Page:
We need more input from the OP, I think.

13. Feb 11, 2014

Staff Emeritus
For heaven's sake - we've spent 11 messages trying to guess what the OP had in mind. Does it not make more sense to let him or her explain it?

14. Feb 11, 2014

### sophiecentaur

Yep; that seems to be the way on PF. It is interesting to see the way the ripples spread from one small pebble.

15. Feb 11, 2014

### voko

Any material body or a system of material bodies have a range of frequencies they vibrate at if excited and then left alone. Those are their natural frequencies. They depend on the shape and the material of the bodies.

A body that is not left alone can vibrate at a different frequency. Whether this is called a "natural" frequency is a matter of convention. For example, a string to which some constant tension is applied is usually said to have natural frequencies that depend on the magnitude of tension. If, however, a periodic tension is applied, then we will most likely say the string undergoes forced oscillations, whose frequency may be different for the string's natural frequency.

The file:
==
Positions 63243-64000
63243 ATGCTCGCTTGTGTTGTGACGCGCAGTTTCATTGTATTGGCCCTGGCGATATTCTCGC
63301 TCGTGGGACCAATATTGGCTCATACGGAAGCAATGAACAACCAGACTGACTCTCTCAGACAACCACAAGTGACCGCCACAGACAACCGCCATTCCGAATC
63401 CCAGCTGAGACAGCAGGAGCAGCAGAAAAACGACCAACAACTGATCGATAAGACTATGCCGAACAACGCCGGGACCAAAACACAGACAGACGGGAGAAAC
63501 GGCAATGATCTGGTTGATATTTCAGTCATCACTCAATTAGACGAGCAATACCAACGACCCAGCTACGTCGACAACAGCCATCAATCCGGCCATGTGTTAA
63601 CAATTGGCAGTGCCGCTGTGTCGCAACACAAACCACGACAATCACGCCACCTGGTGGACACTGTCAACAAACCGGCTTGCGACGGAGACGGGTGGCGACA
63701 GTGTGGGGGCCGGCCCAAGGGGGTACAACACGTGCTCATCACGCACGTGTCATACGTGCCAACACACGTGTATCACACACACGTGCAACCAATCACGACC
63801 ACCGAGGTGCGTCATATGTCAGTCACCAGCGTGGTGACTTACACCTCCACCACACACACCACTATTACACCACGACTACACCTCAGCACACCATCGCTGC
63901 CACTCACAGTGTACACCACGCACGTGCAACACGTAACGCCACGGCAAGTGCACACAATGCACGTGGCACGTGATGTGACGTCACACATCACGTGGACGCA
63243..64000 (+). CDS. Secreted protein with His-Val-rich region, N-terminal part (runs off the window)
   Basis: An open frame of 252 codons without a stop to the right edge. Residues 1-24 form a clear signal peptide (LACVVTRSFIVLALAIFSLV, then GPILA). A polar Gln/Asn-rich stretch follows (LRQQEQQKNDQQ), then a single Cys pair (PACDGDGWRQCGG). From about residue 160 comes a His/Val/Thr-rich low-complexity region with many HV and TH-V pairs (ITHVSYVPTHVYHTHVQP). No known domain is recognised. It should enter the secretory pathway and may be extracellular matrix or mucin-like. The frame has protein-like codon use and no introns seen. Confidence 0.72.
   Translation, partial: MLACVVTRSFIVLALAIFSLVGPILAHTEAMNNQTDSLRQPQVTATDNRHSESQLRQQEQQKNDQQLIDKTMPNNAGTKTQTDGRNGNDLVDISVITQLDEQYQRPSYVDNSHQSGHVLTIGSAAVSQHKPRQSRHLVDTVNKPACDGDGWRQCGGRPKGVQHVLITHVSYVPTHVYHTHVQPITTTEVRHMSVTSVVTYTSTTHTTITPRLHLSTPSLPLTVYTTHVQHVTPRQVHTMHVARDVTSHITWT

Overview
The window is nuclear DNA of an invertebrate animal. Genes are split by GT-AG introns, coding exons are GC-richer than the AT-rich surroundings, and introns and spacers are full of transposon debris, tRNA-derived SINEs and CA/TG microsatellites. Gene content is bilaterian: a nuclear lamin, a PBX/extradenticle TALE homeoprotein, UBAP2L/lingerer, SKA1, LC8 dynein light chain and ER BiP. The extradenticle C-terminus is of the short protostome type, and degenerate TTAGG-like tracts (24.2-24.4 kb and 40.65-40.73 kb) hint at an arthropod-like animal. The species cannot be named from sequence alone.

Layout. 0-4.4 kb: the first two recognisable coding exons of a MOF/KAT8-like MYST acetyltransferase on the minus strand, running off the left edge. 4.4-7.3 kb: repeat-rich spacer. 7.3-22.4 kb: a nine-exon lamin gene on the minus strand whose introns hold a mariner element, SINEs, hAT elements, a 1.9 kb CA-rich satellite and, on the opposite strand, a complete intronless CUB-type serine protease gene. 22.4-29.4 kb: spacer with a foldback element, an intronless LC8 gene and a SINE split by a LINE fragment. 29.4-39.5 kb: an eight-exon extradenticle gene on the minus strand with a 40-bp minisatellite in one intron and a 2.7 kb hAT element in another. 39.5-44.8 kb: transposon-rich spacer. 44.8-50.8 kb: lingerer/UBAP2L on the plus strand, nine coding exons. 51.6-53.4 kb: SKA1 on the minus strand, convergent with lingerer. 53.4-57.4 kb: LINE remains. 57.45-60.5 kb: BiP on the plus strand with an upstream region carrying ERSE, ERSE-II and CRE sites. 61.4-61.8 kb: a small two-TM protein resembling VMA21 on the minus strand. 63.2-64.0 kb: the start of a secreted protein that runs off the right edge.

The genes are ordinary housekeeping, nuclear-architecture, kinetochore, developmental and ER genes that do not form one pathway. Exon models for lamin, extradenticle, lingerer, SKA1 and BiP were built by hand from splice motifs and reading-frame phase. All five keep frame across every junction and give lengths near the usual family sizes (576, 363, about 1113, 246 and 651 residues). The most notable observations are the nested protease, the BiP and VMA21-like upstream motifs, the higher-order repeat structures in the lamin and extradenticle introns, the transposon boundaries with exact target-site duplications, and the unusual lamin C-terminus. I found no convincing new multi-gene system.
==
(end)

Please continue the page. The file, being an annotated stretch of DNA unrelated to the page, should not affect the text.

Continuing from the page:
16. Feb 11, 2014

Isn't the natural frequency which makes the glasses break in Opera's?

17. Feb 11, 2014

### Staff: Mentor

Unlikely - a "body" is just an object. It just isn't in common use for native English speakers. The OP is almost certainly asking about this:
http://en.wikipedia.org/wiki/Natural_frequency

18. Feb 11, 2014

Staff Emeritus
And now it's up to 16 messages. I don't want to close this and wait for the OP to ask to have this reopened, but we're not going to make any progress trying to guess what he means. That will only sow more confusion.

19. Feb 11, 2014

### ZapperZ

Staff Emeritus
I completely agree with Vanadium. You folks are tripping over yourselves in not only guessing what the OP meant, but also in offering your answers without even bothering to see if this is what the OP was asking for.

News flash: when you help someone, it isn't about YOU. It is about the person you are trying to help!

I am closing this thread. If the OP comes back and still interested in this, he/she can contact me to have this reopened AND to clarify further what had been asked.

Zz.